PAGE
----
The Trump administration announced Tuesday that it will rescind a policy change that would have prohibited returning international students from remaining in the US if they are taking only online classes amid the coronavirus pandemic.
The announcement came during a hearing in Massachusetts federal court. Harvard and MIT, backed by more than 200 other universities, had challenged the new policy, which would have forced students taking solely online classes to return home, transfer to programs with in-person classes, or face the risk of deportation.
US Immigration and Customs Enforcement (ICE) announced the new restrictions on international students last week, just hours after Harvard unveiled its plans to hold only online classes for the coming academic year. Ken Cuccinelli, the acting deputy secretary of homeland security, later told CNN that the policy change was meant to “encourage schools to reopen” — part of the Trump administration’s goal of forcing American life to resume even as the coronavirus continues to spread and the death toll mounts.
Universities have argued that the policy overlooked their efforts to keep students, instructors, and other members of their communities safe amid rising cases nationwide — especially those who are immunocompromised and face higher risk of complications from Covid-19.
It’s one of the rare instances in which the Trump administration has retreated on a major immigration policy priority in the face of widespread public backlash. By contrast, President Trump defended his decisions to end the Deferred Action for Childhood Arrivals program and impose his travel ban on several majority-Muslim countries — both intensely unpopular policies — until the Supreme Court weighed in.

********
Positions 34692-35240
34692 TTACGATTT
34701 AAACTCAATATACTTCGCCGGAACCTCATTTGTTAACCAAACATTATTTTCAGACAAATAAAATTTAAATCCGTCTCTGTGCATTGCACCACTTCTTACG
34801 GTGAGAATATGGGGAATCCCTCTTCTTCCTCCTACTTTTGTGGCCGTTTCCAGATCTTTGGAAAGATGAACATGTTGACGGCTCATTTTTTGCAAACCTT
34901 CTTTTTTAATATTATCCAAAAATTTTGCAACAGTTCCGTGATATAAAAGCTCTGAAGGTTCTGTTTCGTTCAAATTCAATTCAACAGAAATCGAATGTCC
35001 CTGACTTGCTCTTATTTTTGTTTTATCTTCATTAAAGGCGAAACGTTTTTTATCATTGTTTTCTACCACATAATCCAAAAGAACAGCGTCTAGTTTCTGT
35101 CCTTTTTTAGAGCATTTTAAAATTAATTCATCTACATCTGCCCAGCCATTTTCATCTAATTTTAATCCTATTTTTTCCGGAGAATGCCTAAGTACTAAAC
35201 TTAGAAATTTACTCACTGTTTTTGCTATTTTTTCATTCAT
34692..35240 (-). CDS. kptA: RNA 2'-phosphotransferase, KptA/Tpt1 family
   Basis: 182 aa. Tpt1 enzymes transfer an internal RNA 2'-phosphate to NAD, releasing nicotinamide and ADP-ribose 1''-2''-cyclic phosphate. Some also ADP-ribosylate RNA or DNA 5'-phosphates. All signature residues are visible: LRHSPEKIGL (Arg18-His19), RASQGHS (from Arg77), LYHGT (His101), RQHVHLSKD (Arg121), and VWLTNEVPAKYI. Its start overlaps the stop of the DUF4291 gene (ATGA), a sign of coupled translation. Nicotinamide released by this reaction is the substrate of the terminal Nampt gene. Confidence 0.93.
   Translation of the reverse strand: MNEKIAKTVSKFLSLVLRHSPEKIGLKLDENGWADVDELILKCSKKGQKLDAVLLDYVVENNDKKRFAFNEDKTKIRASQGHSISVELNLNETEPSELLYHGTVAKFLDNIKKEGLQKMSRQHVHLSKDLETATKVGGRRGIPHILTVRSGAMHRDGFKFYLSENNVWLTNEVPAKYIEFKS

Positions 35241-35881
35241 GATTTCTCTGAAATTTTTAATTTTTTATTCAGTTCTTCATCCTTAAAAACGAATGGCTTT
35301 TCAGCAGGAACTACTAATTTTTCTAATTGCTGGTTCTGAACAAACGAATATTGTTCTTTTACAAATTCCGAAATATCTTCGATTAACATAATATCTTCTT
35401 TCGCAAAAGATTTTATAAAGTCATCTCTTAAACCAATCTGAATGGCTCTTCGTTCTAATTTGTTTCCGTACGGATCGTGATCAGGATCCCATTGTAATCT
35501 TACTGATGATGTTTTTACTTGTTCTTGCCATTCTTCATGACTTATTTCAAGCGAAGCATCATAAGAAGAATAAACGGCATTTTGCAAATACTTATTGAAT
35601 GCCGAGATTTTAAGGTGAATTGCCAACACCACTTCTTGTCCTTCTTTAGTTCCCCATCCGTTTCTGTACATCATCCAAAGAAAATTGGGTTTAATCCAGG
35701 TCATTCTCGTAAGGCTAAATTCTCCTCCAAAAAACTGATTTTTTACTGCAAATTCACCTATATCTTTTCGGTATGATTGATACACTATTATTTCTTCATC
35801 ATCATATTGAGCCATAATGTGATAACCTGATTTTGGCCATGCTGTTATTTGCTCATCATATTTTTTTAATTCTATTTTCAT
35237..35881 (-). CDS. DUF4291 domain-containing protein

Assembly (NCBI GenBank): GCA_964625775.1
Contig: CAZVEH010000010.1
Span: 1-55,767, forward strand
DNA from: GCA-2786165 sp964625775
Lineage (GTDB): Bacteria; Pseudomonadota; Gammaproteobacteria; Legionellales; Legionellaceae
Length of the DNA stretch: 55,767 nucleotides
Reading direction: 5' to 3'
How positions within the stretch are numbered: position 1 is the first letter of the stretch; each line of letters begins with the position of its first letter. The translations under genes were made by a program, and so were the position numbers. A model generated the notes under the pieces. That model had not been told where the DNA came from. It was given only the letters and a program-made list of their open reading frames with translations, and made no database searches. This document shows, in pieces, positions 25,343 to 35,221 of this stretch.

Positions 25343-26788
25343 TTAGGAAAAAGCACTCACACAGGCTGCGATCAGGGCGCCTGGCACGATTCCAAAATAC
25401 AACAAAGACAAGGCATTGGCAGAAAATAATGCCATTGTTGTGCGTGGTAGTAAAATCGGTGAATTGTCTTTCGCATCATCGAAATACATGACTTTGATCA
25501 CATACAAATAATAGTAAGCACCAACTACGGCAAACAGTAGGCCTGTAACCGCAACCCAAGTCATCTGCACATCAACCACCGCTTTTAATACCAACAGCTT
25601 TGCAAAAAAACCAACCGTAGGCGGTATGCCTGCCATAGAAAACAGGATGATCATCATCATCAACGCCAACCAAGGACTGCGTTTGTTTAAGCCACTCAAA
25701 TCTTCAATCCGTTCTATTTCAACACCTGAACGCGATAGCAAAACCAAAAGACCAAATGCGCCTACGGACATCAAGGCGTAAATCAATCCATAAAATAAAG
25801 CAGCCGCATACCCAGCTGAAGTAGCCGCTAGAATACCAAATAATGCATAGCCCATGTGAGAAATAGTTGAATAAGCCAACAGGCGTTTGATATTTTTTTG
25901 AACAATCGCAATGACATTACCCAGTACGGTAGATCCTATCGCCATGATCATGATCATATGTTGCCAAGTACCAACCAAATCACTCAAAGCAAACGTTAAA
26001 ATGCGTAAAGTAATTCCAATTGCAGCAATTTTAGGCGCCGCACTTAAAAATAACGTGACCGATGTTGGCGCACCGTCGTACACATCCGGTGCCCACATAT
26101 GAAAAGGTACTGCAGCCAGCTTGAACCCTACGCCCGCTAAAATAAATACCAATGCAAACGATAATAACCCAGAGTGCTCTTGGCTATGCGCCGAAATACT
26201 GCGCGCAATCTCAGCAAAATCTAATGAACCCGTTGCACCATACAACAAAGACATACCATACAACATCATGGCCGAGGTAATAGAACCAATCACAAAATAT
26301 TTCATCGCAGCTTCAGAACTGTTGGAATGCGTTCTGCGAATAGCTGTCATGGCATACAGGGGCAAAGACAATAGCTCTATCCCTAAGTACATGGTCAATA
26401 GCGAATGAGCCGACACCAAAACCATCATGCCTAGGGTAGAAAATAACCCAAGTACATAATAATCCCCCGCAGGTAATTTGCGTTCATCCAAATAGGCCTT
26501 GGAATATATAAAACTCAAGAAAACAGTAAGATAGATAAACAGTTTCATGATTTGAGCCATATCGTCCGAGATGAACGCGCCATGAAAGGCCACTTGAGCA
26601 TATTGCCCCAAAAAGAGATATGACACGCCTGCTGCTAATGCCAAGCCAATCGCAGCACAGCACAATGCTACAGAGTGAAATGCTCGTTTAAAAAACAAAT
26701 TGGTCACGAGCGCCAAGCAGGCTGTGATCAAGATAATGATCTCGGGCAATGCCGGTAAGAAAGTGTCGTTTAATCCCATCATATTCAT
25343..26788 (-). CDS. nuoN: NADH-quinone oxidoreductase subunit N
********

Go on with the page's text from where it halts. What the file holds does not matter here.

“The Trump Administration appears to have seen the harm of its July 6 directive, but it shouldn’t take lawsuits and widespread outcry for them to do their job,” California Attorney General Xavier Becerra, who had filed a separate lawsuit challenging the policy, said in a statement Tuesday. “In the midst of an economic and public health crisis, we don’t need the federal government alarming Americans or wasting everyone’s time and resources with dangerous policy decisions. President Trump’s arbitrary actions put the health and safety of our students and communities across the country at risk.”
ICE did not respond to a request for comment on the reasoning behind its decision.
Newly enrolling international students will still face restrictions
Newly enrolling international students, including college freshmen, will not be able to take online-only courseloads while living in the US, the administration clarified Wednesday. New international enrollment is expected to dip substantially this year, but based on data from past years across undergraduate, graduate, and non-degree programs, the policy could affect well over 200,000 students who have already committed to attend a US university just weeks before the start of the fall semester.
The judge in Harvard and MIT’s case has announced that she intends to keep the case open, meaning the Trump administration will likely have to defend those restrictions on newly enrolling students before her court.
It is just the latest way that Trump, who has criticized universities for “taking the easy way out” by canceling in-person classes amid the pandemic, has targeted foreign students. In recent years, he has sought to clamp down on visa programs that allow foreign students to gain work experience post-graduation, preside over sting operations to weed out student visa fraud, and make it easier for students to fall out of legal status.
Foreign student enrollment, which totaled about 1 million students nationwide in 2014, has been on a steady decline since his election. That has dealt a blow to universities that rely on their talents and tuition, and to the US economy — foreign students generate an estimated $32 billion in revenue annually and support more than 300,000 jobs, according to the think tank New American Economy.
The policy change that ICE retracted would have forced students to self-deport